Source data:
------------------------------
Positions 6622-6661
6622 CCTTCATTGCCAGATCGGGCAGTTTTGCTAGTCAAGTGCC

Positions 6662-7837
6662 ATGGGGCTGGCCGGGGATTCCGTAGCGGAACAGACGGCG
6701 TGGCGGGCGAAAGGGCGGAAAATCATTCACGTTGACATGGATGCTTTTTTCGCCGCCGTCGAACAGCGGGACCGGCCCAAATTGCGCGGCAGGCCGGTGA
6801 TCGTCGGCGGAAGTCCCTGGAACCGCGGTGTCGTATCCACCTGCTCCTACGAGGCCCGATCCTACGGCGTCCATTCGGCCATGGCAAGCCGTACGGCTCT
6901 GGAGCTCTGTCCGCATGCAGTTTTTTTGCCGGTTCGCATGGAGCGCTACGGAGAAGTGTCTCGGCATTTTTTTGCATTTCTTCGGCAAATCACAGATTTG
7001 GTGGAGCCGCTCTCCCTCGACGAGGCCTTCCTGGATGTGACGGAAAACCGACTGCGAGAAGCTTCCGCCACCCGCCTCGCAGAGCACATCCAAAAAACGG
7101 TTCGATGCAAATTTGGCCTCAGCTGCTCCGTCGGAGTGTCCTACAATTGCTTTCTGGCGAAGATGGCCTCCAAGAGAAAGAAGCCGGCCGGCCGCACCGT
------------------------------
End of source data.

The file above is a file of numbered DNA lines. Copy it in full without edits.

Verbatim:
Positions 6622-6661
6622 CCTTCATTGCCAGATCGGGCAGTTTTGCTAGTCAAGTGCC

Positions 6662-7837
6662 ATGGGGCTGGCCGGGGATTCCGTAGCGGAACAGACGGCG
6701 TGGCGGGCGAAAGGGCGGAAAATCATTCACGTTGACATGGATGCTTTTTTCGCCGCCGTCGAACAGCGGGACCGGCCCAAATTGCGCGGCAGGCCGGTGA
6801 TCGTCGGCGGAAGTCCCTGGAACCGCGGTGTCGTATCCACCTGCTCCTACGAGGCCCGATCCTACGGCGTCCATTCGGCCATGGCAAGCCGTACGGCTCT
6901 GGAGCTCTGTCCGCATGCAGTTTTTTTGCCGGTTCGCATGGAGCGCTACGGAGAAGTGTCTCGGCATTTTTTTGCATTTCTTCGGCAAATCACAGATTTG
7001 GTGGAGCCGCTCTCCCTCGACGAGGCCTTCCTGGATGTGACGGAAAACCGACTGCGAGAAGCTTCCGCCACCCGCCTCGCAGAGCACATCCAAAAAACGG
7101 TTCGATGCAAATTTGGCCTCAGCTGCTCCGTCGGAGTGTCCTACAATTGCTTTCTGGCGAAGATGGCCTCCAAGAGAAAGAAGCCGGCCGGCCGCACCGT